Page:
Employers are busy working out their policies around labor laws and fair pay as the economy changes. In turn, worker classification challenges and employer missteps seem to be finding their way to the headlines more often. As we know, wherever money is on the line and laws are unclear, you’ll find controversy right behind. If you’re looking to engage an Employer of Record (EOR) or a partner for your compliance issues and freelancer management, watch out for these warning signs.
3 Red Flags That Should Send You Running
Promising to Find Legal Loopholes
This article points to a California politician who has called for an investigation into an employer of record company and accused it of “advising its clients on how to misclassify workers and avoid taxes.” Whether the allegations prove true or not, we know it’s common practice. Let’s just get this straight right away: trying to get around the law does you no favors in the long run. Even when those laws are a real pain.
It might be tempting to look for a way around the rules, but paying employees fairly and classifying them correctly needs to be an absolute baseline for doing business with an Employer of Record. What you should be looking for is a team that keeps up with ever-changing contractor / freelancer payment and compliance issues on your behalf.
The most effective partners will adjust to changes on both the state and federal level and will be proactive about ensuring compliance. With the right partner, you won’t have to think about the frequent changes in policy around freelancer payment and compliance regulations because they’ll be thinking about it for you. Find a partner that you can be confident is in position to mitigate compliance risk and educate you on practices that could compromise you legally.
Lax or Nonexistent Payment Processes
You know how people care about their paychecks? You should, too. If your partner doesn’t have a standard, well-established set of processes to make sure employees are paid accurately and in a timely manner, run. Just get the heck out of there.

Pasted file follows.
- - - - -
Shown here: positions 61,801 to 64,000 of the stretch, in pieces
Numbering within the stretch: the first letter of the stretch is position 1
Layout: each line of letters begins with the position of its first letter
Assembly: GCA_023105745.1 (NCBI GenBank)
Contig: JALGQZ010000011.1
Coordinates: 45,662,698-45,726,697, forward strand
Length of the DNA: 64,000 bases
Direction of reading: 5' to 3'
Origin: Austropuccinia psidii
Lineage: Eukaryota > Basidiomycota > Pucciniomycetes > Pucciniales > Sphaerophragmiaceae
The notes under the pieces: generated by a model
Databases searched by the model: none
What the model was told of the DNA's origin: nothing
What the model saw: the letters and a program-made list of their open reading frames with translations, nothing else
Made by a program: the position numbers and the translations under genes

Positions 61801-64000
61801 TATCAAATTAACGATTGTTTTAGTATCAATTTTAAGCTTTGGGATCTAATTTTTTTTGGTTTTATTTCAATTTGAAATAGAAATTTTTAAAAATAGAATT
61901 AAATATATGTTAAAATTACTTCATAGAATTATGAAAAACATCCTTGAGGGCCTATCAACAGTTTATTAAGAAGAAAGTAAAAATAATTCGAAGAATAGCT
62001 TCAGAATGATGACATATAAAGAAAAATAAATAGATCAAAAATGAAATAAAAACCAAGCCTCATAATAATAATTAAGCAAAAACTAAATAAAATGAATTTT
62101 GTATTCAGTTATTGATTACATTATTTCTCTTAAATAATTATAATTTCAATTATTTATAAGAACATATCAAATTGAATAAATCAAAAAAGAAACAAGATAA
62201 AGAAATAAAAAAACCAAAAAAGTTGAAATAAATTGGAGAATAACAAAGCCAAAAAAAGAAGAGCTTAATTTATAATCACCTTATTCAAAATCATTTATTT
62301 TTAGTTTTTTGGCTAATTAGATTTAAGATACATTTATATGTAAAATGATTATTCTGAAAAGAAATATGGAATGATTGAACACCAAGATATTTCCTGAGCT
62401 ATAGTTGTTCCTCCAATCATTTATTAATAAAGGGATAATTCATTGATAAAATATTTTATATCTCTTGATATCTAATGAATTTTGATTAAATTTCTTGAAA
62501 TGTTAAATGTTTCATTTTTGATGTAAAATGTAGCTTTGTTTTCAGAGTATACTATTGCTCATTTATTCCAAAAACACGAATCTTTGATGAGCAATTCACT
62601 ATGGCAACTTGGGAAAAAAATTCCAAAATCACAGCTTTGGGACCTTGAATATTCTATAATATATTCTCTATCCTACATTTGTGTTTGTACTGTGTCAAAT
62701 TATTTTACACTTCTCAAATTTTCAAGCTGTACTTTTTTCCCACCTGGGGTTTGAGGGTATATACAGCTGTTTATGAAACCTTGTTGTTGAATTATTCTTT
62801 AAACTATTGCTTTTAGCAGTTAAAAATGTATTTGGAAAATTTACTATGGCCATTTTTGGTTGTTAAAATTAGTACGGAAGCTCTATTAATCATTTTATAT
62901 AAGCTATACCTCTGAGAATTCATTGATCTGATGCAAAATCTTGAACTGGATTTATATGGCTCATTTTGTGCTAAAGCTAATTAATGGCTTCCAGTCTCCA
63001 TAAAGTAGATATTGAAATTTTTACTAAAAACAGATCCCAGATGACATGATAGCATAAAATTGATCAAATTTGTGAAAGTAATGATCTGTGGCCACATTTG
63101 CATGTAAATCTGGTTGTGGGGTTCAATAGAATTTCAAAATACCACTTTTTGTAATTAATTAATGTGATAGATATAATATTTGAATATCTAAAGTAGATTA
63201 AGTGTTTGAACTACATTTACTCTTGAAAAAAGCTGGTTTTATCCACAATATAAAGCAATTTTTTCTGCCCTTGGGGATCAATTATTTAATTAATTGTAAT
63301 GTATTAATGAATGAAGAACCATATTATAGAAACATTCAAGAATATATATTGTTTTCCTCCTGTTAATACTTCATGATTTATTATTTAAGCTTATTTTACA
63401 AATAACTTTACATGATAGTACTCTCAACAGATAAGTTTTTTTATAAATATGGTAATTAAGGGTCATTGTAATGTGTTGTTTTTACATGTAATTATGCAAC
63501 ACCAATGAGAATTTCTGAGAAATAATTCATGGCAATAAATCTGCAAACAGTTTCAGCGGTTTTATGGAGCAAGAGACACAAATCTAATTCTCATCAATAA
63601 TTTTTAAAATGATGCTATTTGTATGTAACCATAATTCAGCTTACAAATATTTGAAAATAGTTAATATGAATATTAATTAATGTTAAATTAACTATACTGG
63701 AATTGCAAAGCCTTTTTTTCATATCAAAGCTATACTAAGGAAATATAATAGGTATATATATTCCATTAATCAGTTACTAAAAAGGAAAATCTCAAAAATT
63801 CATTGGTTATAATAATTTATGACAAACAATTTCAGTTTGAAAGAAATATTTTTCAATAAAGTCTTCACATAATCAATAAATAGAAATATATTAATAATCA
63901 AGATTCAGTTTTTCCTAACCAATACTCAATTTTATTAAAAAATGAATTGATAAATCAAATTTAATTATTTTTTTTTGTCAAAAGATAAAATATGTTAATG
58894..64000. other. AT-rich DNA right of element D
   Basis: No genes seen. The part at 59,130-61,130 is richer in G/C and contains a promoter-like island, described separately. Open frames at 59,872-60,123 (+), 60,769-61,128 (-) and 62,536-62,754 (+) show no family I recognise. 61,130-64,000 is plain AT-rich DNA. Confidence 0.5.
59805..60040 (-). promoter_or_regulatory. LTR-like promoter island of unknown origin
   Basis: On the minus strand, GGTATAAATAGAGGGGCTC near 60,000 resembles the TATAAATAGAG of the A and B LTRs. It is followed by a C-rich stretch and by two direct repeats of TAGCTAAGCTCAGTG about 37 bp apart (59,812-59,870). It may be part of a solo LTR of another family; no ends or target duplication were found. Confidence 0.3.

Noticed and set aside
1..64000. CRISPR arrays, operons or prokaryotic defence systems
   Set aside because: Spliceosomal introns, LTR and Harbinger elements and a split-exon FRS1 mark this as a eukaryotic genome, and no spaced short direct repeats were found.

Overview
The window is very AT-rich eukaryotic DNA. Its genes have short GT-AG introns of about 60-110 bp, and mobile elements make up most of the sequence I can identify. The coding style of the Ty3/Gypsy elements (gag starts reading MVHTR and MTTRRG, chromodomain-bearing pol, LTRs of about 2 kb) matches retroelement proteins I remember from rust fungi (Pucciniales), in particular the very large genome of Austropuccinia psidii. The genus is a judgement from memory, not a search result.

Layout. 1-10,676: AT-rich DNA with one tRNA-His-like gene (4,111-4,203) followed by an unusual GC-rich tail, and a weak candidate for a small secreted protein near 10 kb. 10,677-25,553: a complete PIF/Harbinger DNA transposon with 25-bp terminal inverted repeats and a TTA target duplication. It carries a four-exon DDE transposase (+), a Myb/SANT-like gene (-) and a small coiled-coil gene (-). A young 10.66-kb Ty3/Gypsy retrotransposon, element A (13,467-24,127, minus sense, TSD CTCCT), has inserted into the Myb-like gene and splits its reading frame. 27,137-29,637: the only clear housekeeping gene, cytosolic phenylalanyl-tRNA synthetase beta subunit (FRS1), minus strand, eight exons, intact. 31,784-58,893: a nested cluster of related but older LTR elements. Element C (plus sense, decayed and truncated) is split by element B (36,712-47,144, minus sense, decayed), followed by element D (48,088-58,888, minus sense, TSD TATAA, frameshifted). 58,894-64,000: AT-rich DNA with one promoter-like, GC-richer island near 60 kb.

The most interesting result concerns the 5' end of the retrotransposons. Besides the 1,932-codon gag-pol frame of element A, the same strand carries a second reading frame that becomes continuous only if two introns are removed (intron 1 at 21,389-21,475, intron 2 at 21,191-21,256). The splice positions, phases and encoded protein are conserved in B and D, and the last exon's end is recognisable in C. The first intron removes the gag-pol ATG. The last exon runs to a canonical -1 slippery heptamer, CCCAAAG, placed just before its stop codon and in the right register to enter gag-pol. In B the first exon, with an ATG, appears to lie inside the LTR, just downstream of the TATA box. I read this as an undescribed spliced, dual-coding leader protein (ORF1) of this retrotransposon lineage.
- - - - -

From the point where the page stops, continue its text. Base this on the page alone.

If they have their act together, your payroll company will offer online management for employees to log hours and supervisors to approve them, fast/accurate payments, and automated overtime tracking. They’ll also provide you with consultation for overtime and benefits policies that will keep you in good standing. Their automated systems will track changes in minimum wage and sick leave policies. Don’t settle for anything less. You’re worth it.
They’re a Mile Wide And an Inch Deep
You know those restaurants with Encyclopedia-length menus? They’re not usually known for good food. They’re known for being barely adequate in every way. Contrast that with the restaurants who do a few things well enough to develop a fandom of loyal consumers who will go out of their way for that crave-worthy item.
If you’re looking for a prospective partner for your freelancer management, it serves you well to find one that can do the important aspects really well. You need experts. Like those mediocre restaurants, if they’re trying to fill every need, they likely won’t be great at any of them. Their classification processes will be thinly justified or they’ll have a one-size-fits all approach. They won’t have the resources or practices in place to audit business entities or certificates of insurance.
If they’re not able to dedicate the resources to doing the important aspects well, they’re also not in position to take on many of the risks associated with freelancer management, which means they’ll offer weak or nonexistent indemnification. If a company’s offerings look too good to be true, dig a little deeper. Otherwise, you risk finding out they’ve cut corners only after there’s a problem.